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. Last Updated: 07/27/2016

Artist Raises Eyebrows with Submarine Stunt

APNew York harbor police officers hauling a replica submarine ashore Friday. It was captured near the Queen Mary 2.
NEW YORK -- Duke Riley: Artist. Patriot. Moron?

On the morning after Riley's arrest in New York City Harbor, the skipper of a ramshackle replica of a U.S. Revolutionary War-era, wooden-hulled submarine found himself splashed across the city's front pages Saturday in less than flattering terms.

"SUB MORON," declared the New York Post. Not to be outdone, the Daily News announced: "SUB-STANDARD BRAINS."

Philip "Duke" Riley, 35, was surrounded Friday by officers of the police harbor unit and the U.S. Coast Guard after two friends in an inflatable boat towed his plywood and fiberglass replica of the 1776 "Turtle" submarine toward the luxury ocean liner Queen Mary 2.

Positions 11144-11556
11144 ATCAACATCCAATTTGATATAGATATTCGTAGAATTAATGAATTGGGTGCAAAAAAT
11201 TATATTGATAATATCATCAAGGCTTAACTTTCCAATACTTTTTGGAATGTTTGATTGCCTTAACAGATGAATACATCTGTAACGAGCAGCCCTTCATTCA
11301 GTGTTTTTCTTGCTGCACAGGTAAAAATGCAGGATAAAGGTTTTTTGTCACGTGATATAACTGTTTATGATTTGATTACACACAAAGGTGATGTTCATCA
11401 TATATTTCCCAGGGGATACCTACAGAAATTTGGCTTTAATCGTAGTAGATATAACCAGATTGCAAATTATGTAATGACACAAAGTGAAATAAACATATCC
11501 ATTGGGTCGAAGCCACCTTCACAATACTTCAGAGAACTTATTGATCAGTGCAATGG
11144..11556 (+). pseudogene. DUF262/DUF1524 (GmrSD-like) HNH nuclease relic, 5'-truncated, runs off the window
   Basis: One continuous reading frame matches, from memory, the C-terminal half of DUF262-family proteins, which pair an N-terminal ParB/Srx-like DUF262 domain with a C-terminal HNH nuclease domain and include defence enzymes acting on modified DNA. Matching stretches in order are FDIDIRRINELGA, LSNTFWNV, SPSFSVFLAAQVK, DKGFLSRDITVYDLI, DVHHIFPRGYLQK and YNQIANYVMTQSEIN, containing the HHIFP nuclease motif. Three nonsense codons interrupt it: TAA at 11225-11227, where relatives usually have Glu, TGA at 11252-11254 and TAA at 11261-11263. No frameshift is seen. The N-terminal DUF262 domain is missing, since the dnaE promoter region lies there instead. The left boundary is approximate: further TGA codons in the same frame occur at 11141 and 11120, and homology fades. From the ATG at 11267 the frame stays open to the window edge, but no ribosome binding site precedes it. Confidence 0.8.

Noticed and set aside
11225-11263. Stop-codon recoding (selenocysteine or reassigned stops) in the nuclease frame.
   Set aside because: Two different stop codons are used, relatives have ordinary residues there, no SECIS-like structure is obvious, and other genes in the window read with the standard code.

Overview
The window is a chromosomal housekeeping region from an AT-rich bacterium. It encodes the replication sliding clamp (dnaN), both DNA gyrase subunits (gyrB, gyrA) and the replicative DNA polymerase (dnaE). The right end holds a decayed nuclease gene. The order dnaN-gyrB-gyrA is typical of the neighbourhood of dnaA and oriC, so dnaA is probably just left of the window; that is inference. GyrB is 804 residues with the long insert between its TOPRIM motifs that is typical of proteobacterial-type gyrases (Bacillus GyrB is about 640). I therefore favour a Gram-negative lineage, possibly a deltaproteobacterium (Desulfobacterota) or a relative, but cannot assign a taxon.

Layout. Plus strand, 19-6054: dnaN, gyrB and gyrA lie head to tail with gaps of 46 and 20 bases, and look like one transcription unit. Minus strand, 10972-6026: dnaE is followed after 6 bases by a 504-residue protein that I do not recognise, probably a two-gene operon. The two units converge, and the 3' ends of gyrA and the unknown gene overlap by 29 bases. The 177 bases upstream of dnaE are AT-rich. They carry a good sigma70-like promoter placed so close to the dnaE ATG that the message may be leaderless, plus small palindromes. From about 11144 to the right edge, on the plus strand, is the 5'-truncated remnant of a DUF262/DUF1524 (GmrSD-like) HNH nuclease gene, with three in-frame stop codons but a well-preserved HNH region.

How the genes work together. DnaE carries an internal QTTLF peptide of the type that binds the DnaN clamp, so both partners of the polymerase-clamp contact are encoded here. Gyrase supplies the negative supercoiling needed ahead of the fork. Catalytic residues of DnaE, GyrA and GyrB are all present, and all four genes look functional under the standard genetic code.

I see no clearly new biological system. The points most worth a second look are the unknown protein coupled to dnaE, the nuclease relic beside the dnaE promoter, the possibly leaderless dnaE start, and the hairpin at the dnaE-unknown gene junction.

It may not have been the brightest idea in security conscious New York. Riley was taken into custody and his floating homage to the spirit of 1776 was impounded.

Riley, a Brooklyn sculptor and performance artist described on his web site as an "artist-patriot," did not respond to calls or e-mails seeking comment Saturday, but his stunt spoke for itself -- although perhaps none too eloquently.

He was hoping to get videotape of his tiny, egg-shaped sub against the towering majesty of the ocean liner for one of his upcoming shows.

The vessel was a replica of a submarine used during the American Revolution, resembling a diving bell, with a hatch on top. It was propelled by a pedal-operated paddle.

He got within 60 meters of the ship's bow before a detective with the New York Police Department Intelligence Division spotted the partially submerged sub violating the security zone around the Queen Mary.

The Coast Guard issued citations for an unsafe vessel and violating a security zone, and the city police ticketed him for reckless operation of a craft and towing in a reckless manner. Riley's two friends escaped unscathed.